Appellant argues that the juvenile court erred in finding probable cause regarding count one of the delinquency petition.  In a certification proceeding, “the juvenile court is vested with broad discretion in deciding whether probable cause exists, and its findings will not be disturbed on appeal unless clearly erroneous.”  In re Welfare of E.Y.W., 496 N.W.2d 847, 850 (Minn. App. 1993), review denied (Minn. Apr. 20, 1993) (citation omitted).      

The juvenile court may order certification of a delinquency matter only after it finds probable cause.  Minn. Stat. § 260B.125, subd. 2(5) (2004).  The district court concluded, “[t]here is clear and convincing evidence on the face of the Petition, which includes a probable cause statement, to show that Respondent Child committed the alleged offenses in violation of Minnesota Statutes.”  Appellant argues that the juvenile court erred in reaching this conclusion without conducting a probable cause hearing.  Respondent contends that appellant failed to raise the issue at the juvenile court and, therefore, waived the issue.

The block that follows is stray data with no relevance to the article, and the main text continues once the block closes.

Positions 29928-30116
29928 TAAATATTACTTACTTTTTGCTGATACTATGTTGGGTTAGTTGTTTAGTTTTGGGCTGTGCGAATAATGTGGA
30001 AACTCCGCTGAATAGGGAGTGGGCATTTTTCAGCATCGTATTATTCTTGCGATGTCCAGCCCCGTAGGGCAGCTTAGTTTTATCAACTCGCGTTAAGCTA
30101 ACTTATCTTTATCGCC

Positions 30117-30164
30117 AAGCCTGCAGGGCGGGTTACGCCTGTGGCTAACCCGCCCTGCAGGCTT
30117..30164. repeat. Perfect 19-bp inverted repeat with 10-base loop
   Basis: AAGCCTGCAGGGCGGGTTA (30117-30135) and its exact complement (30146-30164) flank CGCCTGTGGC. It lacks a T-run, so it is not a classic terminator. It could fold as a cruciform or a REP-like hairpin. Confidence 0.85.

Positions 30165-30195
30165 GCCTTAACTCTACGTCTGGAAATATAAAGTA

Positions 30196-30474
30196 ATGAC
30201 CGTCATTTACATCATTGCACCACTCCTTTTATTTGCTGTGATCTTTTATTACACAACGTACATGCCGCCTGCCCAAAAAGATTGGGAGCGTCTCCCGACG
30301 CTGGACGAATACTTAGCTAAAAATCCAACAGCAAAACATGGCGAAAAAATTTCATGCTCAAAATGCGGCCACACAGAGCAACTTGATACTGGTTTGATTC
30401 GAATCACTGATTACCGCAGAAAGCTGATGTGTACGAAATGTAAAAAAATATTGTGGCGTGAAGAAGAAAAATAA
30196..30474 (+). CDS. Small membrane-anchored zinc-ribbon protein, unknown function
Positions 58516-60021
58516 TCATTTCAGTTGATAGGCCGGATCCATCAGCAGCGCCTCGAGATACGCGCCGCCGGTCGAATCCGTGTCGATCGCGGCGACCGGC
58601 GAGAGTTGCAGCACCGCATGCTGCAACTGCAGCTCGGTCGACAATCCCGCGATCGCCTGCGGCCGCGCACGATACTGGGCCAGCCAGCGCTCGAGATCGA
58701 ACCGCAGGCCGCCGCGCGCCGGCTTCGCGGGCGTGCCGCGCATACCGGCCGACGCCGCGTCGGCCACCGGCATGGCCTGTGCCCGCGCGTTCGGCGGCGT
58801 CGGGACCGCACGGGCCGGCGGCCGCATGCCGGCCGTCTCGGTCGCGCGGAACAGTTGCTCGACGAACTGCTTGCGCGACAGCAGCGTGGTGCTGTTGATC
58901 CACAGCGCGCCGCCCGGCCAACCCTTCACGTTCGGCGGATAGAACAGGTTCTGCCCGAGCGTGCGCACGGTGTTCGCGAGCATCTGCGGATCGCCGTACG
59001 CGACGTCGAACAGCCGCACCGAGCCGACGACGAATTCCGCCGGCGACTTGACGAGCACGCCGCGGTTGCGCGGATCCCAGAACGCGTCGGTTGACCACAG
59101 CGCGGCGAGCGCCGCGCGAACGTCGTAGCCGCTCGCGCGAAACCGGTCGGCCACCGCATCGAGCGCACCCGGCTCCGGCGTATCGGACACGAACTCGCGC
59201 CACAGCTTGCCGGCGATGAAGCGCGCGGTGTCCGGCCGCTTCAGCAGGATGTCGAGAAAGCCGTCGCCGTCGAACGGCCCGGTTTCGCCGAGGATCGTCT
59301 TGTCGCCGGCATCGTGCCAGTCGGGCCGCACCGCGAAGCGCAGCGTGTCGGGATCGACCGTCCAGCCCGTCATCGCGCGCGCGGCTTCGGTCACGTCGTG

Here, the juvenile court scheduled the required hearing, i.e., an arraignment and detention hearing, to determine the issue of probable cause.  But at that hearing, appellant waived his right to a determination of probable cause within fourteen days “solely for the purposes of a certification study and a psychological evaluation.”  Thus, the probable cause hearing was continued at the specific request of appellant.  But appellant failed to request a probable cause hearing at a later date and did not object to the lack of such a hearing in the juvenile court.  This court generally considers only those issues argued and considered by the district courts.  Thiele v. Stich, 425 N.W.2d 580, 582 (Minn. 1988).  Because appellant failed to raise probable cause after waiving it at the juvenile court, we conclude that he waived the issue for the purposes of this appeal.